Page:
In my bubble awareness, I experience fear as dread of my decision-making due to buyer’s remorse and post dissonance. After I’ve made a choice, a fearful afterthought of regret sets in motion more dread.
These afterthoughts are personal attacks or self-judgements based on self-doubt.
From the perspective of regret, I question myself about patterns of perceived mistakes,
- “What’s wrong with me?”
- “How could I make such a mistake?”
- “Why can’t I do anything right?”
- “Who do I think I am?”
From a conscious perspective, I question myself about patterns of perceived mistakes,
- “What is the cause of my fear of making this choice?”
- “How does my fear of making a mistake affect this choice?”
- “Why am I perceiving this choice as a mistake?”
- “Who am I to fear making this choice?”
How does fear affect my choices?
With practice, patterns of self-doubt develop into patterned thought-forms that automatically affect my ability to choose. Those defenses protect and validate patterns of regret, resulting in shame, blame, and guilt.
My present dread cause me to recall other times I made choices and felt the regret of making those mistakes about my choices. Such over-generalization (e.g., “I always make mistakes.” and “I can never be right!”) impose restrictions on any potential opportunities for making new choices. This affects my self-image (e.g.,”I’m a mistake!”) and consequently everything I perceive from that perspective.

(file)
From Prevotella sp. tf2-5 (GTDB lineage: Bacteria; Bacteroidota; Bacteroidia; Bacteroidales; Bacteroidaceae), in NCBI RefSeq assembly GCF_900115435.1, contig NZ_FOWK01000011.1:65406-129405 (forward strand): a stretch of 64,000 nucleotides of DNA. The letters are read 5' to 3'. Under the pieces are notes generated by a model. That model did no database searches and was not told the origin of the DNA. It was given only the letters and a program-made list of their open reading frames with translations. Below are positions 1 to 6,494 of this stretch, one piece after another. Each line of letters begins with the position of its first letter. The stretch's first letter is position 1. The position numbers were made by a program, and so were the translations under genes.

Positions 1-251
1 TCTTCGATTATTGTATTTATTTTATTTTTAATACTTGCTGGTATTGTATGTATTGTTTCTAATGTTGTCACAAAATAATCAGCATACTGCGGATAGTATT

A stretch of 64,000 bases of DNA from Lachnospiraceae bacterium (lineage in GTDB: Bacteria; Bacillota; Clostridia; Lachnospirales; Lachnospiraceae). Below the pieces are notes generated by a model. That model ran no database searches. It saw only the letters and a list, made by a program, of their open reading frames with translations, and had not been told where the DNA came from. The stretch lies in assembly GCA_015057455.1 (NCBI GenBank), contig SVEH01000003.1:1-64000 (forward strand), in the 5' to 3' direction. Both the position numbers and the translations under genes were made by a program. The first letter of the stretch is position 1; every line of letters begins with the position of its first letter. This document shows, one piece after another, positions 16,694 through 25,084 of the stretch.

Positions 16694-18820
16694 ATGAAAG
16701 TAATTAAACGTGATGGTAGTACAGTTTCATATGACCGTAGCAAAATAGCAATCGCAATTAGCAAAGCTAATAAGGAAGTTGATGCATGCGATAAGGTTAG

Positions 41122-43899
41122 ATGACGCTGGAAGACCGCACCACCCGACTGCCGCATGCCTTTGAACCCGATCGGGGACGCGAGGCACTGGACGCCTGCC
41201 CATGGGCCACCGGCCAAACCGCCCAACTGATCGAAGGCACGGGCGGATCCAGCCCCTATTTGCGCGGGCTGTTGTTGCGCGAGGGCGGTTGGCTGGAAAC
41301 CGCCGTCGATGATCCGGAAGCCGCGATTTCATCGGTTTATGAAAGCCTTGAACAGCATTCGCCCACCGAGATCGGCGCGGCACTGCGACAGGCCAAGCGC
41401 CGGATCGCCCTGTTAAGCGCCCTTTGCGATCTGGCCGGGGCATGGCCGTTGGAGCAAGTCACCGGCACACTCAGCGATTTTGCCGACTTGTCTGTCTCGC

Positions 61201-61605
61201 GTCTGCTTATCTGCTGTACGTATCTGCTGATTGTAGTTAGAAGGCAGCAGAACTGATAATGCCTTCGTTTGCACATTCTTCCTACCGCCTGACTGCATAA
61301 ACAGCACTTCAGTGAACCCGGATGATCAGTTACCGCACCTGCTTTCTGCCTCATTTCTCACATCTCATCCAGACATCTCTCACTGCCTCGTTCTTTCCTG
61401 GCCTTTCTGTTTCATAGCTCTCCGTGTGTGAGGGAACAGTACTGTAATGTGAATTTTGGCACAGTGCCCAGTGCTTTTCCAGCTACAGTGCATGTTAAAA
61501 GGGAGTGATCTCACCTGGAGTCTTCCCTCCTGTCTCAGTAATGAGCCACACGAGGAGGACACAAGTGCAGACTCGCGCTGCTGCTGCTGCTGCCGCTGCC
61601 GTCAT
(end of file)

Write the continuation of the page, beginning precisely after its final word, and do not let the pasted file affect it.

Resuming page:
Why would I allow fear to influence my choices?
I like to think I’m always choosing what’s best for me, yet, my choices often say different. Could I be protecting my past failed choices by validating that I can’t make good choices in the present? It’s possible that I’m merely defending what I believe cannot be changed. From my bubble awareness, I’m implying that I am my past mistakes. Because I am a mistake, I can’t help but make mistakes.
Who’s in charge?!
My need to maintain a specific self-image keeps me in check from changing that image. No matter how I doll that image up and set it on a pedestal, it’s still the same self image. How do I get out of this corner I’ve painted myself into?
Making mistakes is what choice is all about – each mistake offers an opportunity to consider another way of experiencing. What if choice is more of a game of chance than a test of what’s right and wrong?
Whose game is this?